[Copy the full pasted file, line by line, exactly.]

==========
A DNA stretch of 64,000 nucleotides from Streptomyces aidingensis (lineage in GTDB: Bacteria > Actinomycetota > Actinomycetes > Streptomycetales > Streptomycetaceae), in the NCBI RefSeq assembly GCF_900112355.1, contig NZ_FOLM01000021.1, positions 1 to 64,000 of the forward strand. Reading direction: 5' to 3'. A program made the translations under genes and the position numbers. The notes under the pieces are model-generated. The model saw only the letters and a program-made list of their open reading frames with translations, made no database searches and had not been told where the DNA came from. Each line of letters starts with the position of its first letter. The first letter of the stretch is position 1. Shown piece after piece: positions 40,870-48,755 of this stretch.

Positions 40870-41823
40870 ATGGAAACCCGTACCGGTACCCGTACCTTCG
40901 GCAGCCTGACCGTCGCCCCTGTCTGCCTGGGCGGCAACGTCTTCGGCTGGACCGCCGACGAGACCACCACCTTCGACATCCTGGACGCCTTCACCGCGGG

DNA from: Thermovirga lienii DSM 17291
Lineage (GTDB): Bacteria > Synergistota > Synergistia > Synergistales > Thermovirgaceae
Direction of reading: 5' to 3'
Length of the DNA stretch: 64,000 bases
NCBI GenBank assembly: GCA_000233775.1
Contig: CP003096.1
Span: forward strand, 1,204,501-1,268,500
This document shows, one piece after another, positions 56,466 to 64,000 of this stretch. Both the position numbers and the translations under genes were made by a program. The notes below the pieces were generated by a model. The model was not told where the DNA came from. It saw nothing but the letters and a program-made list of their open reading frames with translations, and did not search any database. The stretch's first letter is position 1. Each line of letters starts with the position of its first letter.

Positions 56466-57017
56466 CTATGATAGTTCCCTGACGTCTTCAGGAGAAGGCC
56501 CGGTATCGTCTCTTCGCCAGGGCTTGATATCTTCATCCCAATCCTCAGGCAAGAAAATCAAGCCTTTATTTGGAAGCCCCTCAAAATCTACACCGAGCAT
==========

A DNA stretch of 64,000 nucleotides from Streptomyces aidingensis (lineage in GTDB: Bacteria > Actinomycetota > Actinomycetes > Streptomycetales > Streptomycetaceae), in the NCBI RefSeq assembly GCF_900112355.1, contig NZ_FOLM01000021.1, positions 1 to 64,000 of the forward strand. Reading direction: 5' to 3'. A program made the translations under genes and the position numbers. The notes under the pieces are model-generated. The model saw only the letters and a program-made list of their open reading frames with translations, made no database searches and had not been told where the DNA came from. Each line of letters starts with the position of its first letter. The first letter of the stretch is position 1. Shown piece after piece: positions 40,870-48,755 of this stretch.

Positions 40870-41823
40870 ATGGAAACCCGTACCGGTACCCGTACCTTCG
40901 GCAGCCTGACCGTCGCCCCTGTCTGCCTGGGCGGCAACGTCTTCGGCTGGACCGCCGACGAGACCACCACCTTCGACATCCTGGACGCCTTCACCGCGGG

DNA from: Thermovirga lienii DSM 17291
Lineage (GTDB): Bacteria > Synergistota > Synergistia > Synergistales > Thermovirgaceae
Direction of reading: 5' to 3'
Length of the DNA stretch: 64,000 bases
NCBI GenBank assembly: GCA_000233775.1
Contig: CP003096.1
Span: forward strand, 1,204,501-1,268,500
This document shows, one piece after another, positions 56,466 to 64,000 of this stretch. Both the position numbers and the translations under genes were made by a program. The notes below the pieces were generated by a model. The model was not told where the DNA came from. It saw nothing but the letters and a program-made list of their open reading frames with translations, and did not search any database. The stretch's first letter is position 1. Each line of letters starts with the position of its first letter.

Positions 56466-57017
56466 CTATGATAGTTCCCTGACGTCTTCAGGAGAAGGCC
56501 CGGTATCGTCTCTTCGCCAGGGCTTGATATCTTCATCCCAATCCTCAGGCAAGAAAATCAAGCCTTTATTTGGAAGCCCCTCAAAATCTACACCGAGCAT